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Int J Hyperthermia. 2013 Aug;29(5):390-8. doi: 10.3109/02656736.2013.800997. Epub 2013 Jun 20.

Prolonged remission of advanced bronchoalveolar adenocarcinoma in a dog treated with autologous, tumour-derived chaperone-rich cell lysate (CRCL) vaccine.

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Cell and Molecular Biology Program, Cancer Biology Section, College of Veterinary Medicine and Biomedical Sciences, Colorado State University, Fort Collins, Colorado, USA.



This paper presents the treatment of a 12-year-old female spayed Great Dane who presented with vestibular signs (ataxia, nystagmus, hind end collapse). Thoracic radiographs revealed a discrete pulmonary nodule in the right cranial lung lobe. Ultrasound-guided fine needle aspirate detected primary bronchoalveolar adenocarcinoma, verified via computed tomography, with a second smaller nodule discovered in the right cranial lung lobe.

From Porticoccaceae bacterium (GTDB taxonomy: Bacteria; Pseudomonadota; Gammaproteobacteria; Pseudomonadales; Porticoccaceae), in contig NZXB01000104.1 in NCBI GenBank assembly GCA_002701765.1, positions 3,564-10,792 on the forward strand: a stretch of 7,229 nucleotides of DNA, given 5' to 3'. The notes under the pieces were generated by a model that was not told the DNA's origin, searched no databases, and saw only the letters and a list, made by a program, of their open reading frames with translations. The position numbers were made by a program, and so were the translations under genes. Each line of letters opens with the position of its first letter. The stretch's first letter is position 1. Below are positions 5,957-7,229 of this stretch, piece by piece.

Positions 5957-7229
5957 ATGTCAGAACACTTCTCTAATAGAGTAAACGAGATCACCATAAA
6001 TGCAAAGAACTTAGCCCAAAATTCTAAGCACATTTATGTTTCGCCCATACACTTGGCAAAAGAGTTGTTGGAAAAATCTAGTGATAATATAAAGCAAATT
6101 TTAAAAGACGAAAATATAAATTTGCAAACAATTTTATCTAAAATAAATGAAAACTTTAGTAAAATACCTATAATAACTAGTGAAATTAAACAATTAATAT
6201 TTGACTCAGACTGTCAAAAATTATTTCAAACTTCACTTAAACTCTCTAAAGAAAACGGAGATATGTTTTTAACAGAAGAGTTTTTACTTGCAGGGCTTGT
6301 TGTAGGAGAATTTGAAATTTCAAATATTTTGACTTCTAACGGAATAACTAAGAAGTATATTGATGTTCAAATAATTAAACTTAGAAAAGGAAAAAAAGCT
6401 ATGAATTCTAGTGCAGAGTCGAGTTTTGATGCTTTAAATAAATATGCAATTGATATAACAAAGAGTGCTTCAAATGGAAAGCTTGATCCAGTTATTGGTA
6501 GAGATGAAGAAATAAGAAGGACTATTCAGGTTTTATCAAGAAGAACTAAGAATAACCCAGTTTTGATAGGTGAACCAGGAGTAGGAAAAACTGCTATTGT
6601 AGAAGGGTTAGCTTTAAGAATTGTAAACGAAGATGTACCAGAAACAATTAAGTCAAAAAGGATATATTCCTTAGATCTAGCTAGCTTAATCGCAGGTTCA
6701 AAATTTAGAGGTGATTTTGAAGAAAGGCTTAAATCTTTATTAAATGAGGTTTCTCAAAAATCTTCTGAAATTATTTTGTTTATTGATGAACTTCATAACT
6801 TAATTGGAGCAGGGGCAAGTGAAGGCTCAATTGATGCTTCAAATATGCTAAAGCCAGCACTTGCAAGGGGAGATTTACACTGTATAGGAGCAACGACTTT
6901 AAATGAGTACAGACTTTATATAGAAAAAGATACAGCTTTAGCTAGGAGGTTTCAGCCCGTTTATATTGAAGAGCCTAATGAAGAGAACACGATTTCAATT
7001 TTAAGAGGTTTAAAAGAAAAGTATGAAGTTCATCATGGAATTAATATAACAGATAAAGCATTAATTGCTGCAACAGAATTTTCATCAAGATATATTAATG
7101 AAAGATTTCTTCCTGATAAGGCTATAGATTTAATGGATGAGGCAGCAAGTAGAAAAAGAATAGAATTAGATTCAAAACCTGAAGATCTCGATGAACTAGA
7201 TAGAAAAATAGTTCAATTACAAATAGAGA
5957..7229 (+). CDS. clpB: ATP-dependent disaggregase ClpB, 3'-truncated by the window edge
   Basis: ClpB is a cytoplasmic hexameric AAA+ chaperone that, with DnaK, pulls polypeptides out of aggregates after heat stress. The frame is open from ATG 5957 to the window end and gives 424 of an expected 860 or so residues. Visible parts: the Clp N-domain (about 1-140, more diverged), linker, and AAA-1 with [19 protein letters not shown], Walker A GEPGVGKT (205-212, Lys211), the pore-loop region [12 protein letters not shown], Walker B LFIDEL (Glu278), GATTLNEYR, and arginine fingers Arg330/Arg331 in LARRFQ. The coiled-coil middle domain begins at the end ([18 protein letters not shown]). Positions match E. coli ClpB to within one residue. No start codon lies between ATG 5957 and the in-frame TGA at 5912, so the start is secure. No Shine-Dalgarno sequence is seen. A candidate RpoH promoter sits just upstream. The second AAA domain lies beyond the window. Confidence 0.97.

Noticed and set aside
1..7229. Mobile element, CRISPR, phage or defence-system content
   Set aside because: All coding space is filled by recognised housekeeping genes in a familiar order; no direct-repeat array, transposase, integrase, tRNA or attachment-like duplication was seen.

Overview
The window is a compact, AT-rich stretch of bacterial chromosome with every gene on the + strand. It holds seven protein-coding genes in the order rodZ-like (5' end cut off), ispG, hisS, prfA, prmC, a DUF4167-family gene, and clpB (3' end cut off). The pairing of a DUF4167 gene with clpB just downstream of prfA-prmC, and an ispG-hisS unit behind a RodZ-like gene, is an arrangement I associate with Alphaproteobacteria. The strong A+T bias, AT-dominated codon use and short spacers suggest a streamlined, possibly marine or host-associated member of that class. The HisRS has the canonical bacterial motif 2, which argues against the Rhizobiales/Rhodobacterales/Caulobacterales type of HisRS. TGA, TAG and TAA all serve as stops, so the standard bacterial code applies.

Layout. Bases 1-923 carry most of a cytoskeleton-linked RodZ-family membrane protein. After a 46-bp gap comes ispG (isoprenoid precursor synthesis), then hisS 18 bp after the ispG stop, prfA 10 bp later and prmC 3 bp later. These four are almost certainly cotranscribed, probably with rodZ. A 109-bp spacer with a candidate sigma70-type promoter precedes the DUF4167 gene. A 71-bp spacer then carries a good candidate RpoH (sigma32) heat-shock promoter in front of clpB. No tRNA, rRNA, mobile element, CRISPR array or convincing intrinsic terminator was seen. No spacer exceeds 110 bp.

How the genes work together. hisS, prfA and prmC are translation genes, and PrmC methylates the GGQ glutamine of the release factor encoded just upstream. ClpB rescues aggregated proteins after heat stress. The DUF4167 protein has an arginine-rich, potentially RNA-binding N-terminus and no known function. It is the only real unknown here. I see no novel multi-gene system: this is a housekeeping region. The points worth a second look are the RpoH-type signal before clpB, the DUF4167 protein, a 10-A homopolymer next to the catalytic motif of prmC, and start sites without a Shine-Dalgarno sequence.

A lateral thoracotomy with right cranial lung lobectomy was performed. Histopathological analysis of the nodules and an excised lymph node identified grade III bronchoalveolar adenocarcinoma with vascular infiltration and lymph node metastasis - a grim diagnosis with a reported median survival time of 6-27 days. A 10-g sample of the tumour was processed into a chaperone-rich cell lysate (CRCL) vaccine, which was administered weekly to the patient. Imiquimod - a Toll-like receptor 7 (TLR7) agonist - was applied topically for the first 12 treatments to stimulate local Langerhans cells. A single injection of bacillus Calmette-Guerin (BCG) was administered for additional immune stimulation at week 30 of treatment.


The dog remained stable and in otherwise good health until diffuse relapse occurred 44 weeks after the initial treatment; following gastrointestinal bleeding, the dog was euthanised 50+ weeks post diagnosis.


To the authors' knowledge, this is the first report of significantly prolonged survival following a diagnosis of grade III/stage III bronchoalveolar adenocarcinoma in a canine patient. This case report suggests that CRCL vaccine combined with topical imiquimod is a safe, effective treatment for canine tumours.

[Indexed for MEDLINE]

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